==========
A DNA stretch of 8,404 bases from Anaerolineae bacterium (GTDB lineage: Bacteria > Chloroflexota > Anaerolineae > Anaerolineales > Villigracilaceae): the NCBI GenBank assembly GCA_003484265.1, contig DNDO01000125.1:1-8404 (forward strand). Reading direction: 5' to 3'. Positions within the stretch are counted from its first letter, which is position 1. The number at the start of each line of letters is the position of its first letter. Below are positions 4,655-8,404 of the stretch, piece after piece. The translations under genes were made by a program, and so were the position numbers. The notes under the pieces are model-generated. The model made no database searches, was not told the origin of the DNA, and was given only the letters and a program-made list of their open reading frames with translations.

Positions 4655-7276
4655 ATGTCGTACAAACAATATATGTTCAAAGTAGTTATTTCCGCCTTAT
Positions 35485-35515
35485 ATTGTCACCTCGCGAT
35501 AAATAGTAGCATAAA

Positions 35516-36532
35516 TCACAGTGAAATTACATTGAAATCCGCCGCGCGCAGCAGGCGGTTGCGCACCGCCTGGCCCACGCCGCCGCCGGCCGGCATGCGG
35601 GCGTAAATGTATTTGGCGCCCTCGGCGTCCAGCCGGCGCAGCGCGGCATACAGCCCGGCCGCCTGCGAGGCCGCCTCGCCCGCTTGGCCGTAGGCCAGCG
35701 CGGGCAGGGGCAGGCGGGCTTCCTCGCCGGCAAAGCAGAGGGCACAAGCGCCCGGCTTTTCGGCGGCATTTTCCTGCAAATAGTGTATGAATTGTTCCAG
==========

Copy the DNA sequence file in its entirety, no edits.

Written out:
A DNA stretch of 8,404 bases from Anaerolineae bacterium (GTDB lineage: Bacteria > Chloroflexota > Anaerolineae > Anaerolineales > Villigracilaceae): the NCBI GenBank assembly GCA_003484265.1, contig DNDO01000125.1:1-8404 (forward strand). Reading direction: 5' to 3'. Positions within the stretch are counted from its first letter, which is position 1. The number at the start of each line of letters is the position of its first letter. Below are positions 4,655-8,404 of the stretch, piece after piece. The translations under genes were made by a program, and so were the position numbers. The notes under the pieces are model-generated. The model made no database searches, was not told the origin of the DNA, and was given only the letters and a program-made list of their open reading frames with translations.

Positions 4655-7276
4655 ATGTCGTACAAACAATATATGTTCAAAGTAGTTATTTCCGCCTTAT
Positions 35485-35515
35485 ATTGTCACCTCGCGAT
35501 AAATAGTAGCATAAA

Positions 35516-36532
35516 TCACAGTGAAATTACATTGAAATCCGCCGCGCGCAGCAGGCGGTTGCGCACCGCCTGGCCCACGCCGCCGCCGGCCGGCATGCGG
35601 GCGTAAATGTATTTGGCGCCCTCGGCGTCCAGCCGGCGCAGCGCGGCATACAGCCCGGCCGCCTGCGAGGCCGCCTCGCCCGCTTGGCCGTAGGCCAGCG
35701 CGGGCAGGGGCAGGCGGGCTTCCTCGCCGGCAAAGCAGAGGGCACAAGCGCCCGGCTTTTCGGCGGCATTTTCCTGCAAATAGTGTATGAATTGTTCCAG